27 Nov 2006 (Mon)
Moodle 1.7 is fresh off the oven , announced founder Martin Dougiamas on Nov 8. Of special interest to me are the big names behind the headline features:
Roles - Moodle has a complete new architecture for assigning people permissions. It’s very flexible, allowing you to give just a single person the right to delete posts in one particular forum… Thanks to Open University…
XML database schema – Moodle now supports a single way of specifying database structures using XML [for easier development and wider database support]… Moodle can now run out of the box on Microsoft SQL Server and Oracle… Thanks to Microsoft…
New admin interface – admins get… a new interface designed to make it much easier to find settings and configure Moodle properly… Thanks to Google…
Unit testing framework – developers can now easily write unit tests that can be run as part of a system check to make sure Moodle code is performing as expected… Thanks to Open University…
Posted by J.K. in Open Source, Possibilities, Technology | View Comments |
15 Nov 2006 (Wed)
FIRST, while browsing Stephen Downes’ “OLDaily”, I found a good graphic from “Creating Passionate Users”. It summed up neatly “Why does engineering, math or science education in the US suck?”
Read the rest of this entry »
Posted by J.K. in Design, Learning, Media, Visual | View Comments |
14 Nov 2006 (Tue)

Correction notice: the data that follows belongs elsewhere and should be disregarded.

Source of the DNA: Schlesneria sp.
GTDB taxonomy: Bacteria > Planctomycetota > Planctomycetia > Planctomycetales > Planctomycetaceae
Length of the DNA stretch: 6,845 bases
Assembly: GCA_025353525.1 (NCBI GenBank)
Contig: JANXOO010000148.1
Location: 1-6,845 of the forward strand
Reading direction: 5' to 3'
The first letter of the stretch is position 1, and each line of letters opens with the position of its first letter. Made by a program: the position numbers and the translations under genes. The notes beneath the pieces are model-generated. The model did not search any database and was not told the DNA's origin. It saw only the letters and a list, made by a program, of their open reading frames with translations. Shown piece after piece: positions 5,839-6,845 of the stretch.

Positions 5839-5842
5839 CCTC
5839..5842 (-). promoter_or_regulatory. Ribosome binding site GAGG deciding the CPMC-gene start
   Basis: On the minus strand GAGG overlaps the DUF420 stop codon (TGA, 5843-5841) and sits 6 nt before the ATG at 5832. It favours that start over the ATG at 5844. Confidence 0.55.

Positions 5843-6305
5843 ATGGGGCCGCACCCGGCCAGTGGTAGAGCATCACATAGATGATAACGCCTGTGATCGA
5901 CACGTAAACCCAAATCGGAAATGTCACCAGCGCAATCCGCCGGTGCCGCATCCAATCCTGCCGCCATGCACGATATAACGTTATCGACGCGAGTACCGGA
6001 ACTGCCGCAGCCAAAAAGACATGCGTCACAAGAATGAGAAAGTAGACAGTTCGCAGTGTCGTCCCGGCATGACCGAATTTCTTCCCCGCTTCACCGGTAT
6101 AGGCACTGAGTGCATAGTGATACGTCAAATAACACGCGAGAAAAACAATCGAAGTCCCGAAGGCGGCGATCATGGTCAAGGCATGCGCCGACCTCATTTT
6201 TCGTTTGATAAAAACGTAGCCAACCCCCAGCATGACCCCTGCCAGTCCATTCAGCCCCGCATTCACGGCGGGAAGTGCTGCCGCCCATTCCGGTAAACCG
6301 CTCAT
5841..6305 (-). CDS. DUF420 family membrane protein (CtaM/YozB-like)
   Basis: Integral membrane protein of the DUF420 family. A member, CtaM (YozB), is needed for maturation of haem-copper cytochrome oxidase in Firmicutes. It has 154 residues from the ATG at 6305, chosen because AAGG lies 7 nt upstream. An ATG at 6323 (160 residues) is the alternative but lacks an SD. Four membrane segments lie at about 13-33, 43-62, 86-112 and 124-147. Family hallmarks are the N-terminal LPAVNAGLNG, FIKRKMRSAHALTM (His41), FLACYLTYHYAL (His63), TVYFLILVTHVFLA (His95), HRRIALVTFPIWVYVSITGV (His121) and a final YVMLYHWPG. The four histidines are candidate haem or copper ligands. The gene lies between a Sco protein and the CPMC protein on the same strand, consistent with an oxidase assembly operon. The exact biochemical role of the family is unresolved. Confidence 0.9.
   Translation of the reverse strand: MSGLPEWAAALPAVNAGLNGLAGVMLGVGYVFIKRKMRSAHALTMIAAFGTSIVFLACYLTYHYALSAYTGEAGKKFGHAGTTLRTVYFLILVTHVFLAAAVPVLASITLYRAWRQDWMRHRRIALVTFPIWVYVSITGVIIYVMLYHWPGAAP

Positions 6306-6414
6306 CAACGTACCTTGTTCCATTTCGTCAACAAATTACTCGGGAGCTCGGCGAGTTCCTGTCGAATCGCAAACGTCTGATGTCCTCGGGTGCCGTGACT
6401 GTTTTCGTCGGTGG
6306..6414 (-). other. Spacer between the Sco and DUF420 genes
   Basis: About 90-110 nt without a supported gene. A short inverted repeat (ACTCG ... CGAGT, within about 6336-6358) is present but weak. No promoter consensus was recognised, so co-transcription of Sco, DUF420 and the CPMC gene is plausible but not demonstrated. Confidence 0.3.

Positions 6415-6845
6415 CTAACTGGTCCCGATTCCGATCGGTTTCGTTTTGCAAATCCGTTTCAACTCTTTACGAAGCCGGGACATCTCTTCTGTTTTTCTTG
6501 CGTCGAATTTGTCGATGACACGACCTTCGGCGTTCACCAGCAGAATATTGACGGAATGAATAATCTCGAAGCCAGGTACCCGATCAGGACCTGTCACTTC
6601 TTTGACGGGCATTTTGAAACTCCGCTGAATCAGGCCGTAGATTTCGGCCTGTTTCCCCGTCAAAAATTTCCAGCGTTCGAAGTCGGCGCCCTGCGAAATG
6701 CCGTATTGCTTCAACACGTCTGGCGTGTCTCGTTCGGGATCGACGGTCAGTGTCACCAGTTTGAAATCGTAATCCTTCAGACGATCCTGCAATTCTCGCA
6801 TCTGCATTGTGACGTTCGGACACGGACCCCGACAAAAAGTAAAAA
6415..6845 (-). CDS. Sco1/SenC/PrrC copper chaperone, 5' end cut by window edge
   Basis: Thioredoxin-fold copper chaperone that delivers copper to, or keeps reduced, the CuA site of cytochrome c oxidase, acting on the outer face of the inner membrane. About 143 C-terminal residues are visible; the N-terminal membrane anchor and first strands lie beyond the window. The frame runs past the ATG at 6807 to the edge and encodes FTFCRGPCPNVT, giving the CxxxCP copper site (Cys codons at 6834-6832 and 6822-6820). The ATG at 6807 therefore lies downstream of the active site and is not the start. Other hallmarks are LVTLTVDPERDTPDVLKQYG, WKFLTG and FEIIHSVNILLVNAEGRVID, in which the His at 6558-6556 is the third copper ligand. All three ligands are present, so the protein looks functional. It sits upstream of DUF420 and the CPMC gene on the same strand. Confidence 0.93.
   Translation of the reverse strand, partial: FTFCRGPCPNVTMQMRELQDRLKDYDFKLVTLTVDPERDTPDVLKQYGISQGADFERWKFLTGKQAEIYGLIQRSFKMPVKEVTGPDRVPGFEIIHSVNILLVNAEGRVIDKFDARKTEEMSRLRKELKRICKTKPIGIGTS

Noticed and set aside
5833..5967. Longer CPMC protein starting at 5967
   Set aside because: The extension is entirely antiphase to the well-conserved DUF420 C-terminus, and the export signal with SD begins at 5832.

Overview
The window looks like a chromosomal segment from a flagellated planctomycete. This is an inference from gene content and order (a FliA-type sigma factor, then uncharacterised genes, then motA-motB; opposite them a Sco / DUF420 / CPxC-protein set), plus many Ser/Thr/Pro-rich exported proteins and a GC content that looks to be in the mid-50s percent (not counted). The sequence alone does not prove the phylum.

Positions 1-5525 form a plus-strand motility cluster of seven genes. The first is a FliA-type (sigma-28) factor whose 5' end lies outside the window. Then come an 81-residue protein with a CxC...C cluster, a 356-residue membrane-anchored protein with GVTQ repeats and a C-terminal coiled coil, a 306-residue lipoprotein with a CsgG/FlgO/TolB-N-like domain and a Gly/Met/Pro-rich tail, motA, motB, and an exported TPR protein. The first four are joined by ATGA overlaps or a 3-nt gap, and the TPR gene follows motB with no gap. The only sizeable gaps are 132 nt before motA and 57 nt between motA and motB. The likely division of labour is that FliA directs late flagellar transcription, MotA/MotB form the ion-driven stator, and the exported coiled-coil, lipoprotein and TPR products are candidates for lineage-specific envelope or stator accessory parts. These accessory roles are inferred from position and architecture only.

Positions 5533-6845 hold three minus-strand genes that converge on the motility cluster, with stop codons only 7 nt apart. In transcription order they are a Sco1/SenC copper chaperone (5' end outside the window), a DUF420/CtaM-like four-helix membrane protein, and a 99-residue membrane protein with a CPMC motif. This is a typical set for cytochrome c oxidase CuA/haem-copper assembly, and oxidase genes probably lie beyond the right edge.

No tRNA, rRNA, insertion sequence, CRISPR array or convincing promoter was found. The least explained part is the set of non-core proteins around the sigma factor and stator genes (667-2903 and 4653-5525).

An interesting post by EE Kim, Why the French Hates Wikis :
At WikiSym last August, Ward Cunningham showed some regional trends comparing Google searches for “wiki” and “blog.” Overall, searches for “blog” (in red) steadily outpace searches for “wiki” (in blue), although the rate of growth is about the same for both… the phenomenon is reversed in Germany … [and] in Japan … At WikiWednesday this past week, PeterThoeny said that he had shown similar trends for a recent Wiki talk, and that he also showed the trends in France …
Whoa, Nellie! Apparently, the French don’t care much for Wikis. It was a shock for me to see this, as I know several stellar French members of the Wiki community and even more French-speaking members. Any thoughts as to why this might be the case?
My guess: Japanese and Germans are on the whole very cohesive people who tend to identify closely with their communities. The French, on the other hand, are generally known to be highly individualistic. Wiki collaborations are basically “corporate” or community-based. Therefore, it’s not surprising that most French people should “hate” wikis.
Posted by J.K. in Collaborative, Psychology, Technology, Types (Profiles) | View Comments |
1 Nov 2006 (Wed)
LATEST: Google has acquired Jotspot. Gosh! What else would it buy next? Here’s my diagrammatic overview of Google’s complete offerings in the near future — extrapolations in bold, dark blue text, and assuming that all Google services will eventually be accessible from within Google Groups:
Most users will never need to leave Google. What an amazing pool of spontaneously generated data this would be for researchers!
By the way, I created the diagram above using Gliffy, another exciting free tool on the Web. And yes, collaborative editing is possible. There’s versioning too. A word of caution though: Remember to save and exit from Gliffy often. It hung my system just now.
Posted by J.K. in Constructive, Media, Research, Technology, Visual | View Comments |